How do I force an image to reload on a web page?

It’s easy to make an image reload just by refreshing a page in your browser. Reloading just the image without forcing the whole page to refresh is a little trickier.

This is a useful technique to use if you have a rotating image that you would like to cycle every few seconds, or for a site that does photo editing and shows the effects to the user in real time.

Here is a simple way of doing this in Javascript:

function reloadImage() {
_ if (document.images) {_
_ var now = new Date();_
_ document.images.randimg.src = “/randimg?” + now.getTime();_
_ setTimeout(“reloadImage()”, 5000);_
_ }_
setTimeout(“reloadImage()”, 5000);

Add this to the head element of any page you want to use it in. In this code, it assumes your image has an id of “randimg”. Change this if you need to, but make sure that the id of the image matches the id used in the Javascript. Also make sure that the src we are changing it to is the same as the src for your image. And don’t forget the question mark, it’s important! (We’re using a trick that fools your browser into thinking the image hasn’t already been cached, by adding a dummy parameter, the current time, to the URL.)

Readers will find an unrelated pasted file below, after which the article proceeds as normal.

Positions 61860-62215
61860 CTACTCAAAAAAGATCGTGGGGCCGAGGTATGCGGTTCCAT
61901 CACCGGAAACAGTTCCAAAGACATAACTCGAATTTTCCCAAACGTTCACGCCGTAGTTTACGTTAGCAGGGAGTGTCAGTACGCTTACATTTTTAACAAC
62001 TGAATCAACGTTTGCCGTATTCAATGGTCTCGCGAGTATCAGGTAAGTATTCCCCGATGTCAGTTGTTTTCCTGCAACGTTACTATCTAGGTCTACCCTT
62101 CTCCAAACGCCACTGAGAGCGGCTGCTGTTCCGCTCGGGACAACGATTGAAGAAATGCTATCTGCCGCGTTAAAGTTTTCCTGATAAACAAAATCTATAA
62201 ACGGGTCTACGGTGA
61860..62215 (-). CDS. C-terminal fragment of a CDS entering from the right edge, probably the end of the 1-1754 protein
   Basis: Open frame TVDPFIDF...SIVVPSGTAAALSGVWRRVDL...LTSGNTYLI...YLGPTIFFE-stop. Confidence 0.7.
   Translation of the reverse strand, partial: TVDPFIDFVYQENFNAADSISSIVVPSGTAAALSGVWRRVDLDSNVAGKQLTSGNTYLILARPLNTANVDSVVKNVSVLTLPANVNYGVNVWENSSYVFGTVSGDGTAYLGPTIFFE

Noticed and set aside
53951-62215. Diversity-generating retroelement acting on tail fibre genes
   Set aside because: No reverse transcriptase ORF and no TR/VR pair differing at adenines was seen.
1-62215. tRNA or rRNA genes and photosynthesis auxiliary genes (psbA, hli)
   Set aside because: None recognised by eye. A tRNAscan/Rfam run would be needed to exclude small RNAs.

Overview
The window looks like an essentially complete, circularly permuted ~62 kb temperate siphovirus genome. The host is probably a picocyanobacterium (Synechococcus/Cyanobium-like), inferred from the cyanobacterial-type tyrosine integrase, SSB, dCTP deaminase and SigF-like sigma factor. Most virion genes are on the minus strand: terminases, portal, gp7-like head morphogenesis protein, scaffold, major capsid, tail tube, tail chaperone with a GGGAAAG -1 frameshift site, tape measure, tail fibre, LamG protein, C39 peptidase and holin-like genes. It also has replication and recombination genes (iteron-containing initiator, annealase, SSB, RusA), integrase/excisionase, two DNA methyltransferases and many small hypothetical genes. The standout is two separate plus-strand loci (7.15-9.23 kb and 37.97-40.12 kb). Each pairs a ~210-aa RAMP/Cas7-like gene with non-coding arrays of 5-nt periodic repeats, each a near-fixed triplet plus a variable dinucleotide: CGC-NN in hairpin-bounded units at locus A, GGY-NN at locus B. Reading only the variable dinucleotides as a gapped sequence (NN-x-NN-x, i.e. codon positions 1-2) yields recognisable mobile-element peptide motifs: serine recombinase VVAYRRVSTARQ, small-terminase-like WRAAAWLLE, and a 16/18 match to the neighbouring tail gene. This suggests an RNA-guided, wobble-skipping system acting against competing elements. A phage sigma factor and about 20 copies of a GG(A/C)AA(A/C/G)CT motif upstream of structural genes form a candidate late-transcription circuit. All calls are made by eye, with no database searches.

This example assumes you want the image to refresh every 5 seconds. Change the second parameter of setTimeout to anything you want, it’s the time to wait in milliseconds. If you don’t want to auto-refresh the image, remove both lines with setTimeout and then you can call reloadImage just like any other function. For example, you could add an onClick event to a button and have that button reload the image. Note that getTime is always needed, even if you’re not using the function as an auto-refresh! It’s needed for the cache trick, explained above.

If you’re using Plone, you won’t add this to any head element but rather through your Javascript registry at /portal_javascripts. Remember, this script will be on ALL your pages, so don’t give any images an id of “randimg” (or whatever you chose) unless you want them rotated.